bioscience. So if there is great upside in science fraud – where’s the

Perhaps one might be exposed, but even then, unless it’s really high
profile, few people will know. Is the chance of being caught even as high as
one in 5,000? Those thousands of fake papers say no, and instead suggest the
chance of being caught may be less than one in 10,000 or more.

Given all of this, the rational response would be to face the scientific
fraud problem head on rather than enact window dressing regulations, and I
have a few proposals for how to do that.

The first regulatory change we need is to throw out the statute of
limitations regulation that is set at six years. Folks, under current
National Institutes of Health rules the case of the midwife toad would not
have been exposed! Isn't that ridiculous? Scientists are (or should be) some
of the better records keepers on the planet. Yes, records aren’t perfect,
nor are memories, but mostly we have them around somewhere, or at least
enough of them. We should remember also that scientists have been selected
for superior memories and analytic abilities. In the context of science,
graduate students are the people who usually find out about fraud first
because they see exactly what is going on. The median time for a graduate
student to awarding of a Ph.D. is six years; this is a time when they are
extremely vulnerable to retaliation.

The second regulatory change concerns intra-university investigations. There
is institutional collusion that whitewashes intra-university investigations
unless a professor or dean takes up the cause. Flatly, these
intra-university procedures don't work for graduate students and post-docs,
and those who use them tend to find themselves pariahs. In this way our
biosciences system has been systematically eliminating some of the most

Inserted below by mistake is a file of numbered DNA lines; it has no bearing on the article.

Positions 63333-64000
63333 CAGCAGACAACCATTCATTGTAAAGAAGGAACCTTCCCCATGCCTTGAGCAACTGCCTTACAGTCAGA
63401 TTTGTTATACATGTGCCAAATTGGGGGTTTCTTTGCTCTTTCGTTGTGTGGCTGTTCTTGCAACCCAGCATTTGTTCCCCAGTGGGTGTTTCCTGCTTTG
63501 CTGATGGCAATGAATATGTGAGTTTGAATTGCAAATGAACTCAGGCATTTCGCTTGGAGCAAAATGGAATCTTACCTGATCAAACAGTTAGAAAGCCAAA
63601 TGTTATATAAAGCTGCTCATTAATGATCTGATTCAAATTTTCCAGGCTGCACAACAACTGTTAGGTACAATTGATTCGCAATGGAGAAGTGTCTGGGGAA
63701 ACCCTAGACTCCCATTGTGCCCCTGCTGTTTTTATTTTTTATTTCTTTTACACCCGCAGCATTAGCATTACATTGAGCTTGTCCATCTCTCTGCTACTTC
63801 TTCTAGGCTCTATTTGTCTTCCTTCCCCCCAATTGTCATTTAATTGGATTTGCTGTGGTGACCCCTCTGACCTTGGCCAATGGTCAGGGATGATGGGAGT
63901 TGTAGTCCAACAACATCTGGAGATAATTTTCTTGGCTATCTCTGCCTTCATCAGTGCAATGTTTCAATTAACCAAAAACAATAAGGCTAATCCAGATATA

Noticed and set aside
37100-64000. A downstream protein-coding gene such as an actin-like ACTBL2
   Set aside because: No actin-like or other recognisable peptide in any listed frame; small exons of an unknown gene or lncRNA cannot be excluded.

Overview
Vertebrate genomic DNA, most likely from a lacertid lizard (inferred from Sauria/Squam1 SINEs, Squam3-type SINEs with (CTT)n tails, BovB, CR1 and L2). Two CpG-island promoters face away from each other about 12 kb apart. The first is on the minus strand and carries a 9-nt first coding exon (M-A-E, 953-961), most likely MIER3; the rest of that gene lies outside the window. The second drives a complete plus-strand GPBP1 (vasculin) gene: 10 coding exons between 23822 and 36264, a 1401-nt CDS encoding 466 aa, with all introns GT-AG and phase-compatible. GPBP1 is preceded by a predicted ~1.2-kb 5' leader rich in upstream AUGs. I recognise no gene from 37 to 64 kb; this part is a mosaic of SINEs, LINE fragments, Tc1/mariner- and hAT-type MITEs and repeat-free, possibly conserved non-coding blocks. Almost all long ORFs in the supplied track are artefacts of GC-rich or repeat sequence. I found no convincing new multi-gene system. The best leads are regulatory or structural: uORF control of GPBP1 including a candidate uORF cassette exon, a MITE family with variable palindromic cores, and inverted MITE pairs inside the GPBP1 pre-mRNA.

ethical and capable researchers in training who leave when subjected to
retaliation. Keep your head down and don't rock the boat is the watchword in
graduate school these days. I get the strong impression that those who went
through grad school 30 years ago have little clue how bad it is. Ad hoc
committees of arbitrarily chosen people who I believe are sometimes
interfered with backstage by chancellors can exhibit phenomenally poor
investigative skills when presented with claims. Those who serve on such
committees are in a lose-lose position, and have no incentive to be there.

The only way they win is to curry favor with the administration.

Consequently, responsibility for academic misconduct complaints and whistle
blower reports must be removed from the institutions in which they occur. I
propose that such investigations be turned over to the Justice Department
for investigation by an Office of Research Integrity moved into Justice for
special adjucation. Researchers should be held personally liable, and they
should be charged with criminal conduct, and efforts made to cut deals with
them for fingering others in their loose circle. I strongly suspect that
fraud appears in clusters linked by human networks in academia as it does
elsewhere. Scientific fraud should be a criminal matter at the federal level
if federal funds are used. Papers containing fraudulent data should be
removed from federally funded databases and replaced with an abstract of the
case and link to the case file.

Non-citizen students and post-docs are even more vulnerable to manipulation
and extortion than citizens because of their dependence on their professor
for a visa. This enables the unscrupulous to exert even more retaliatory
power. I suspect the only cure for that is to grant a 10-year visa that will